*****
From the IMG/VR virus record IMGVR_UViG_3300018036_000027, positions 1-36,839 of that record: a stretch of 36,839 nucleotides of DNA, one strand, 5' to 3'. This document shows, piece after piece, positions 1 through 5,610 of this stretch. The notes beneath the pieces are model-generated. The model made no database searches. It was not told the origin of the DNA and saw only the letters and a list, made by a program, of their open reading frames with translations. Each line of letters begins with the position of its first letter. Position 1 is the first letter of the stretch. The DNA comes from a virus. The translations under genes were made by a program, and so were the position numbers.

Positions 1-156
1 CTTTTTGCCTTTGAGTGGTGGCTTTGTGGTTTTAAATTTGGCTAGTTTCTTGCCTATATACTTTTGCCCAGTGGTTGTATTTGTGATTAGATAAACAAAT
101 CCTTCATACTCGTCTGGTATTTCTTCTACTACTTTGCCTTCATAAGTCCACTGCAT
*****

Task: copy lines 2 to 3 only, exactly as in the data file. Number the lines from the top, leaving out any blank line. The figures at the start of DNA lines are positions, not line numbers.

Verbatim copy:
Positions 1-156
1 CTTTTTGCCTTTGAGTGGTGGCTTTGTGGTTTTAAATTTGGCTAGTTTCTTGCCTATATACTTTTGCCCAGTGGTTGTATTTGTGATTAGATAAACAAAT